Some of the songs they played were "5 Million Ways to Kill a CEO," "Fat Cats, Bigga Fish," and "We Are the Ones."
They were great, they played with a live band that was dope and Pam the Funkstress was rocking it on the turntables (she has a great stage presence). Boots Riley amped up the crowd with his on stage antics and he seemed much more youthful than I thought he would be (he's 35). Yet I'm not really here to talk about The Coup but instead to talk about their audience. Walking into The Filmore all one could see was a sea of white faces (which I'm guilty of myself) and barely any people of color, which is the demographic that The Coup would want to target, especially since their music talks about liberation, the overthrow of capitalism, and white supremacy, and racism.
I remember reading an article on Pop + Politics (a website run by students from San Francisco State University) in which the interviewer asked Riley about rapping in front of a live audience that was mostly white (the article isn't up on the website anymore for some reason). If I remember correctly Riley talked about how society tries to keep people of color (especially Black people) away from large mainstream venues. He talked about the raising of ticked prices (tickets for the show were $25) and also talked about some other examples such as having malls that only have up-scale stores and metered parking lots so as to keep lower income folks (mainly people of color in urban settings) out and keep white people in. I remember him talking about how the white owners of these venues don't want a lot of Black people in them. During a hip-hop round table discussion at Stanford Riley said:
[W]e’re always being criminalized, the image of black folks is always being criminalized. The culture that around is being criminalized and there has to be a reason for more police in the streets, there has to be a reason why we’re all broke. There has to be reason why we’re under the impression that we’re under and the reason is never that there’s a system that works against us...Don't get me wrong here though, I'm not blaming white people for coming to an event with The Coup in it (that would be hypocritical of me obviously), they have a right to see whomever they like and if they're down with The Coup's message than more power to them. But, in that same discussion, Riley said:
How do you get to the point that most of the white kids and people in the United States, in general white people, are listening to hip hop - how do you get them to listen to hip hop but not relate to black folks at the same time? The way you do that, because if you relate to the problems that black folks are in you might start thinking about the system itself and how it’d work. The way that you do it is to characterize this music as being less than up to par.Now when many of these white people were quoting verbatim the lyrics of Boots Riley did they really know what they were saying or were they just being "cool?"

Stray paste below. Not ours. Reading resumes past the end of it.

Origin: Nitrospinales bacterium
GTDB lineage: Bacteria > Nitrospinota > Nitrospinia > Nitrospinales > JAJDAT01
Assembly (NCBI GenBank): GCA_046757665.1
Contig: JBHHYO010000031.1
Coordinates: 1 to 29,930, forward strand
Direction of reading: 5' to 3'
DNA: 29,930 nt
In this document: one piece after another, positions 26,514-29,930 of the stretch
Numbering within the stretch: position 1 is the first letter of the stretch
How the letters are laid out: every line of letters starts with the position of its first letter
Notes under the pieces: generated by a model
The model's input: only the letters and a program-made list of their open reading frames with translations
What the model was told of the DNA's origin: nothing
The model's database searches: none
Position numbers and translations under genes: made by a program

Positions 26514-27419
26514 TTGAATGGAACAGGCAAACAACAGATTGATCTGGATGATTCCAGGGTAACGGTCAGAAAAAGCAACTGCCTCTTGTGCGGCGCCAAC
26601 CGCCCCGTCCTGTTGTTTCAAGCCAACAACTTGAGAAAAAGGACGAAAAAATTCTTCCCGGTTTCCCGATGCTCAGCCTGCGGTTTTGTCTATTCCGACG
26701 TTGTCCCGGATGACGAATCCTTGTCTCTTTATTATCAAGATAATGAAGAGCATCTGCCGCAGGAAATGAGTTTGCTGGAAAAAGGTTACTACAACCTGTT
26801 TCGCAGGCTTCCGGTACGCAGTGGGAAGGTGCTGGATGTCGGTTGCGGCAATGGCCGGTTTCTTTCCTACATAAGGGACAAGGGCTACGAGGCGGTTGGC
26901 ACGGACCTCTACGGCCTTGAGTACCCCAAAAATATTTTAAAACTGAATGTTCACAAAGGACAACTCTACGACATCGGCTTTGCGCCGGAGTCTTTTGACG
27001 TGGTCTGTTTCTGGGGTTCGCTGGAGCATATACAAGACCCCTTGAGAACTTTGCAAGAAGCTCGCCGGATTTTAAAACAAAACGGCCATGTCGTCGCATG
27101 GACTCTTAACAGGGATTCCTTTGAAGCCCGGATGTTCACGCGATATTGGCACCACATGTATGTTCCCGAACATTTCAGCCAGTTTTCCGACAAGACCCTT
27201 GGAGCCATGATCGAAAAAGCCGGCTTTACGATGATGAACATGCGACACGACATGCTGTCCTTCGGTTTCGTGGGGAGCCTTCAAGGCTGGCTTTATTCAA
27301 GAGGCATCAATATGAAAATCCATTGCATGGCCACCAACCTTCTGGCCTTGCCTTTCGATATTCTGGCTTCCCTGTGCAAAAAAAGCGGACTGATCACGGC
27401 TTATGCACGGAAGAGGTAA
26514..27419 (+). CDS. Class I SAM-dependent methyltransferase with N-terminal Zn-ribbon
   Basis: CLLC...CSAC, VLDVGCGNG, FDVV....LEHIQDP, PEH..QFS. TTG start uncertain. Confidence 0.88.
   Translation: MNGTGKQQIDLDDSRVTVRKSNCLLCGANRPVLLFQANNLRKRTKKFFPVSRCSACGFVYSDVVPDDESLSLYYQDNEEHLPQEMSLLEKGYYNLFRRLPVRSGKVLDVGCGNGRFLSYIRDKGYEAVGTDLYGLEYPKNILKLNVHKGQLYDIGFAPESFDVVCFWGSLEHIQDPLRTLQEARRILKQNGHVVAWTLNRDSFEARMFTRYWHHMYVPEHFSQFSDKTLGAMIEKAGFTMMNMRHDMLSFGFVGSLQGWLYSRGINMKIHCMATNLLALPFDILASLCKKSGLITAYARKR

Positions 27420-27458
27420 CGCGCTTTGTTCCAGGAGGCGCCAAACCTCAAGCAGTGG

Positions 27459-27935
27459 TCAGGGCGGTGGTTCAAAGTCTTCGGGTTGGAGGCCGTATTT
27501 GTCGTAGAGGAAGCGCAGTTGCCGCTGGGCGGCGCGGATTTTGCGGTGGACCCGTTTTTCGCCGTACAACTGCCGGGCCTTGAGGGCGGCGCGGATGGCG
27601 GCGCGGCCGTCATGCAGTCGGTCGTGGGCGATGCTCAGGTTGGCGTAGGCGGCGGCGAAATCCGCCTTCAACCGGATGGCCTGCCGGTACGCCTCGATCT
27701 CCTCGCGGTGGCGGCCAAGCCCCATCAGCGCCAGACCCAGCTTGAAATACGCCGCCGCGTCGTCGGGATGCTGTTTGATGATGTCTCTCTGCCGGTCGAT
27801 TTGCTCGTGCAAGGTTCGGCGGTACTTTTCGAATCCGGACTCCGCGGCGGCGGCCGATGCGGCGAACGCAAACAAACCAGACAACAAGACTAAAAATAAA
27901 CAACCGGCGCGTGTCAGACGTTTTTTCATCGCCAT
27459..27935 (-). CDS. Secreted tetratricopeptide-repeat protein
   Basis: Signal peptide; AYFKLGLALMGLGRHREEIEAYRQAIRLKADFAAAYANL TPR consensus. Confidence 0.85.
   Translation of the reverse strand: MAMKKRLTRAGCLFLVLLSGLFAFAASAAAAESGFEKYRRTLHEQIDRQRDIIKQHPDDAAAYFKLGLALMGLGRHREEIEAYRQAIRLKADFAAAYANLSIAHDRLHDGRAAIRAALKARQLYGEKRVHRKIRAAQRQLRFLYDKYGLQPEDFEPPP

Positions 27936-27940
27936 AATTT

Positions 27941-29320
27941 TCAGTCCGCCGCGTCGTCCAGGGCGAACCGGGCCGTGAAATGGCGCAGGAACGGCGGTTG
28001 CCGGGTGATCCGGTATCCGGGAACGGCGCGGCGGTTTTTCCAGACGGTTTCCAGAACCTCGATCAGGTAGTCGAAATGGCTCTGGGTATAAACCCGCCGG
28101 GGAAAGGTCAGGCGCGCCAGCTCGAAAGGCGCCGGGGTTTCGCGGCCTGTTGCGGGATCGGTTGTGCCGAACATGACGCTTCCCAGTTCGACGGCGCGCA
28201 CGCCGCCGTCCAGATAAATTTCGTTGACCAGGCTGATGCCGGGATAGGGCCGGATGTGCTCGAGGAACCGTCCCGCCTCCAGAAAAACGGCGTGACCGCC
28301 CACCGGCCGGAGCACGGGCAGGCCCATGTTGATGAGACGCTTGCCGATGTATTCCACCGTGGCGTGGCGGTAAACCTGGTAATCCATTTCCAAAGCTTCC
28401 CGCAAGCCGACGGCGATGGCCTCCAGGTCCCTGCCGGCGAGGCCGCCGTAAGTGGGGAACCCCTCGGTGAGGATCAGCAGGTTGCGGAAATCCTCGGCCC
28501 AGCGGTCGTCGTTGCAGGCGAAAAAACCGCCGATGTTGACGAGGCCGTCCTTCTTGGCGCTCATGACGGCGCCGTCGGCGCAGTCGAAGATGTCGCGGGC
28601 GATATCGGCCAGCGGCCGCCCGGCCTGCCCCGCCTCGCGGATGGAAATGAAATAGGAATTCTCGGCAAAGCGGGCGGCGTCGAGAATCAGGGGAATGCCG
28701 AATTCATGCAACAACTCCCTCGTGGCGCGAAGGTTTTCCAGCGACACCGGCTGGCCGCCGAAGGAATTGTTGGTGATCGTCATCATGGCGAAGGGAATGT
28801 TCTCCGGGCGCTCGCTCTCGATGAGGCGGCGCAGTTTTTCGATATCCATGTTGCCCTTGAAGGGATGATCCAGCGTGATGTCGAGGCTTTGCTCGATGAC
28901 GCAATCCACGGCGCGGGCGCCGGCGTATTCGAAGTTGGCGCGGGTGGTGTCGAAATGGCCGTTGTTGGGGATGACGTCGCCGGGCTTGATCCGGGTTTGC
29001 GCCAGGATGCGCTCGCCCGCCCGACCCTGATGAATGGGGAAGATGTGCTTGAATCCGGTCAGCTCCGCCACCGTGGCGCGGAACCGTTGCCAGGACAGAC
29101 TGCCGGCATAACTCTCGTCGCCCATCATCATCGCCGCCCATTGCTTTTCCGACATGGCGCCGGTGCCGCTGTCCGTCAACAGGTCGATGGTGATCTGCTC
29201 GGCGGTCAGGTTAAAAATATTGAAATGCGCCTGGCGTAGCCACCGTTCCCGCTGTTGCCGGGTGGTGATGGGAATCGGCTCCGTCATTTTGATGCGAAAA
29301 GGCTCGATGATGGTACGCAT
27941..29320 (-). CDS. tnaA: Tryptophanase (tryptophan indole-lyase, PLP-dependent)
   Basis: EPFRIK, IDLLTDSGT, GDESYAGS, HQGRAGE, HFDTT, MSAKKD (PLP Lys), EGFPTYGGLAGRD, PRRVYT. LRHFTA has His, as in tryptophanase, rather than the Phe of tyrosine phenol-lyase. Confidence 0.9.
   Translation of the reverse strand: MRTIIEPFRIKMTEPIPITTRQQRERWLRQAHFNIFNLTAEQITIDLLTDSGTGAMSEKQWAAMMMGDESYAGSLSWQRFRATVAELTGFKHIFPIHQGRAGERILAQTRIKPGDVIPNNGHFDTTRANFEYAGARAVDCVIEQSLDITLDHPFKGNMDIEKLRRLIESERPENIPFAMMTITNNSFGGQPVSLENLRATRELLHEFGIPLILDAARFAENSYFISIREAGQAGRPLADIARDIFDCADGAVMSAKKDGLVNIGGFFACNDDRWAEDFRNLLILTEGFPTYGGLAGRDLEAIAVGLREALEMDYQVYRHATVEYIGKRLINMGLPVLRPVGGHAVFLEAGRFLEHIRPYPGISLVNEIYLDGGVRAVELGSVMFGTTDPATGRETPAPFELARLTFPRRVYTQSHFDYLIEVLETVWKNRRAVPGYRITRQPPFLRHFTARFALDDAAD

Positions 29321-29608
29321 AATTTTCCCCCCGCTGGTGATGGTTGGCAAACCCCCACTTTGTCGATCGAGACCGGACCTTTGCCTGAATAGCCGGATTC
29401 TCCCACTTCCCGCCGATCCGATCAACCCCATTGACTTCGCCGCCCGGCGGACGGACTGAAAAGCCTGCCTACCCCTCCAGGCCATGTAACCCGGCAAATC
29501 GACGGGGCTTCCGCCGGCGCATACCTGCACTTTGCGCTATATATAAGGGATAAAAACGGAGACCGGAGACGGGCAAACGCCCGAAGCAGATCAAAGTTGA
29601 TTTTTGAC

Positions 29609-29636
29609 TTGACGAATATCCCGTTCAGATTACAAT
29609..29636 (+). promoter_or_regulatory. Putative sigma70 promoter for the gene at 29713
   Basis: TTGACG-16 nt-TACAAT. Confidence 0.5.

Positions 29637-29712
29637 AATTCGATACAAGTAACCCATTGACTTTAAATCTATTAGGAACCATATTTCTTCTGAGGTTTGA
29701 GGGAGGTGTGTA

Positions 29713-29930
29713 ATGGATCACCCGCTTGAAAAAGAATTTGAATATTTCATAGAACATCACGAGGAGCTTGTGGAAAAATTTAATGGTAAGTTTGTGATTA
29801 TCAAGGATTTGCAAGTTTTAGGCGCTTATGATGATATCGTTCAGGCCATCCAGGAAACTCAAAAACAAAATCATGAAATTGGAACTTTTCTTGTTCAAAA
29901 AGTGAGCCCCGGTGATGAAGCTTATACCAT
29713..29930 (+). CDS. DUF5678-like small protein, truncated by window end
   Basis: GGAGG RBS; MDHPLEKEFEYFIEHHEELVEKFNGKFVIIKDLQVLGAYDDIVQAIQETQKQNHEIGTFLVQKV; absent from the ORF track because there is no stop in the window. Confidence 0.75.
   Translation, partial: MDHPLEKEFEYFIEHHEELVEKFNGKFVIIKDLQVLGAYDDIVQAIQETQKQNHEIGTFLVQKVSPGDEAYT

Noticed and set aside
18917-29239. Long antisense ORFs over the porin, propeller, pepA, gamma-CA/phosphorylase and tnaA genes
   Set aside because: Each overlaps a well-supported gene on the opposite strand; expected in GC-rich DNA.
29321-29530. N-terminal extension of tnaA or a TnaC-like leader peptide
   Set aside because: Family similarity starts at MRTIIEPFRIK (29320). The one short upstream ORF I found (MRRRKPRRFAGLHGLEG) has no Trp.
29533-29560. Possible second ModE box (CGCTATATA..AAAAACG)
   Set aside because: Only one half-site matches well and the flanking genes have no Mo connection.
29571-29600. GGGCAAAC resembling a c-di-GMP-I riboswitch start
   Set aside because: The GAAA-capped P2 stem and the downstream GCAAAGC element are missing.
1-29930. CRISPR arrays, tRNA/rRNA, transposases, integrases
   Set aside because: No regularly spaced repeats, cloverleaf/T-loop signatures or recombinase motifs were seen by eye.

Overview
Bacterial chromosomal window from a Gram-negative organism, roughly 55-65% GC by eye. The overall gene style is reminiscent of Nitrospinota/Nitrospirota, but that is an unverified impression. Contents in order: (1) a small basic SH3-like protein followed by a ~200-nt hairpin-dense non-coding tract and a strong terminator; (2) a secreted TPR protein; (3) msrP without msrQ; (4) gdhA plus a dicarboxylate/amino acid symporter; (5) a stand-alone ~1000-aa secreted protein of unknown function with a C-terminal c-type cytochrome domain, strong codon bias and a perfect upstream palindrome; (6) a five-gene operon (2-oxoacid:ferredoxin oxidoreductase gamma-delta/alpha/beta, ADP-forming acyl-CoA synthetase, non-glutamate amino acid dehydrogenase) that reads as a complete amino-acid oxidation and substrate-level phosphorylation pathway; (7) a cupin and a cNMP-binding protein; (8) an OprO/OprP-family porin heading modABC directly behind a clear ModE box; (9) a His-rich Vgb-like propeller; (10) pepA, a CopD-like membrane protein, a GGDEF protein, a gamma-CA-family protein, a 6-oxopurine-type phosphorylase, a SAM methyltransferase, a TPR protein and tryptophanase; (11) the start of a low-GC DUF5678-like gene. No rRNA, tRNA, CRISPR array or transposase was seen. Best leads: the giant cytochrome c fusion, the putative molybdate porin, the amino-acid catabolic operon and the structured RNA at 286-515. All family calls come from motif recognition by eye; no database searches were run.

In an article in the Village Voice Riley was quoted:
"My audience has gone from being over 95 percent Black 10 years ago to over 95 percent white today," laments Boots Riley of the Coup, whose 1994 Genocide and Juice responded to Snoop Dogg's 1993 gangsta party anthem "Gin and Juice." "We jokingly refer to our tour as the Cotton Club," he says—a reference to the 1920s and '30s Harlem jazz spot where Black musicians played to whites-only audiences.The writer Bakari Kitwana goes on:
Boots says he first noticed the shift one night in 1995, in a concert on the outskirts of Portland, Oregon. Opening for Coolio, he stepped center stage and grabbed the mic as usual, but then saw something unusual about the audience: a standing-room-only sea of whiteness. Some were almost dressed like farmers, he recalls. Others had their heads shaved. "Damn, skinheads are out there," he thought. "They can't be here to see us." But the frantic crowd began chanting along rhyme for rhyme.
Recognizing the success of such underground white MCs as Aesop Rock, El-P, and Sage Francis—all moving around 100,000 units per release—Brother Ali says, "Our genre is looked at as white rap. It's almost like a white chitlin circuit of underground rap music." The more popular underground white hip-hop artists are helping to nurture the audience at venues that now regularly feature conscious Black hip-hop artists. At the same time as political hip-hop's audience has gotten whiter...Image From:
"One of the hardest things we're dealing with now is the underlying feeling of white supremacy among fans who feel they are a part of hip-hop, but are listening to and prefer mostly white MCs," says Brother Ali, who recently toured with several old-school legends together with Atmosphere—a biracial independent rap group who, like Brother Ali, hails from Minneapolis. "They believe that Aesop Rock is better than independent artists who are Black and mainstream artists like Ludacris. These MCs are doing a lot with hip-hop artistically that they have learned from Black people, but [their fans] don't want to hear from the old-school originators because they believe it's the white MCs who created the styles they like. This isn't an underground-versus-mainstream thing—it's a racist thing."